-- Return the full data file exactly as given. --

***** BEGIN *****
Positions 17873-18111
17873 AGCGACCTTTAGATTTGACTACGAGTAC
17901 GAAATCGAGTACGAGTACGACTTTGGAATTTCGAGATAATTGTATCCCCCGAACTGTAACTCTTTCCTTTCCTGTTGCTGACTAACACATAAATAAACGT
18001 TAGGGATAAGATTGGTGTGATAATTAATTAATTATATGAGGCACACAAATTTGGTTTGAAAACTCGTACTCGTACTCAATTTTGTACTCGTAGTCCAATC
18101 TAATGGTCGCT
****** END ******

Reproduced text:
Positions 17873-18111
17873 AGCGACCTTTAGATTTGACTACGAGTAC
17901 GAAATCGAGTACGAGTACGACTTTGGAATTTCGAGATAATTGTATCCCCCGAACTGTAACTCTTTCCTTTCCTGTTGCTGACTAACACATAAATAAACGT
18001 TAGGGATAAGATTGGTGTGATAATTAATTAATTATATGAGGCACACAAATTTGGTTTGAAAACTCGTACTCGTACTCAATTTTGTACTCGTAGTCCAATC
18101 TAATGGTCGCT